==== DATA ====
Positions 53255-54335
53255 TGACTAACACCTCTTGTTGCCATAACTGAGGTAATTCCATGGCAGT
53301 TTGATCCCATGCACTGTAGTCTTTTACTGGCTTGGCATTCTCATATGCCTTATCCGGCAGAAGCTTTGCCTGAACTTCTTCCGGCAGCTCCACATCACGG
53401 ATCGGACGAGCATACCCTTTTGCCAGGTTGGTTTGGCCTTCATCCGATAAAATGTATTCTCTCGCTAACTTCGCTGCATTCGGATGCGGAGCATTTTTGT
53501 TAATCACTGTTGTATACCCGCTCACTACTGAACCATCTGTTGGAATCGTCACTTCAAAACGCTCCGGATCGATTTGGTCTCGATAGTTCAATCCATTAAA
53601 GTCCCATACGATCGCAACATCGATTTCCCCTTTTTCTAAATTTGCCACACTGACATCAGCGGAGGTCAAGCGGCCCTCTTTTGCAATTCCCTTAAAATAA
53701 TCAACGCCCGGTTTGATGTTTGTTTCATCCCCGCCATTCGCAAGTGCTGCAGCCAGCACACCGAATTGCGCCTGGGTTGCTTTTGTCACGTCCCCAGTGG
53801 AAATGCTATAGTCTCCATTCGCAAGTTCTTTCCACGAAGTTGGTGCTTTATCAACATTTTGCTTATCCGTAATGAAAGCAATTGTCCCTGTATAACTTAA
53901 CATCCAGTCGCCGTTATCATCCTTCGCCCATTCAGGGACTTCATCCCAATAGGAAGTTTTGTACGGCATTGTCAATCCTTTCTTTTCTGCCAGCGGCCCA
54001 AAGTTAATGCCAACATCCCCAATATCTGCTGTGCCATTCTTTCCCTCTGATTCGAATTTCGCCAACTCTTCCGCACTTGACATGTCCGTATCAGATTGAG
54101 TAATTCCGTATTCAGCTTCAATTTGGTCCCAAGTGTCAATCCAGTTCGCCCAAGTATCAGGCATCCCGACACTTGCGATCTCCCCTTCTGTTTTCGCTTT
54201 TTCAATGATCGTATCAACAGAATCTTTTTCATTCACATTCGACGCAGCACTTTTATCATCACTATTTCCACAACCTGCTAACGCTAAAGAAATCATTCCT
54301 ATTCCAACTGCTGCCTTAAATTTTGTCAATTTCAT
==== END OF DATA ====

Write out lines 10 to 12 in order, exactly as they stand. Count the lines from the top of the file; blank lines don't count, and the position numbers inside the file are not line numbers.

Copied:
54001 AAGTTAATGCCAACATCCCCAATATCTGCTGTGCCATTCTTTCCCTCTGATTCGAATTTCGCCAACTCTTCCGCACTTGACATGTCCGTATCAGATTGAG
54101 TAATTCCGTATTCAGCTTCAATTTGGTCCCAAGTGTCAATCCAGTTCGCCCAAGTATCAGGCATCCCGACACTTGCGATCTCCCCTTCTGTTTTCGCTTT
54201 TTCAATGATCGTATCAACAGAATCTTTTTCATTCACATTCGACGCAGCACTTTTATCATCACTATTTCCACAACCTGCTAACGCTAAAGAAATCATTCCT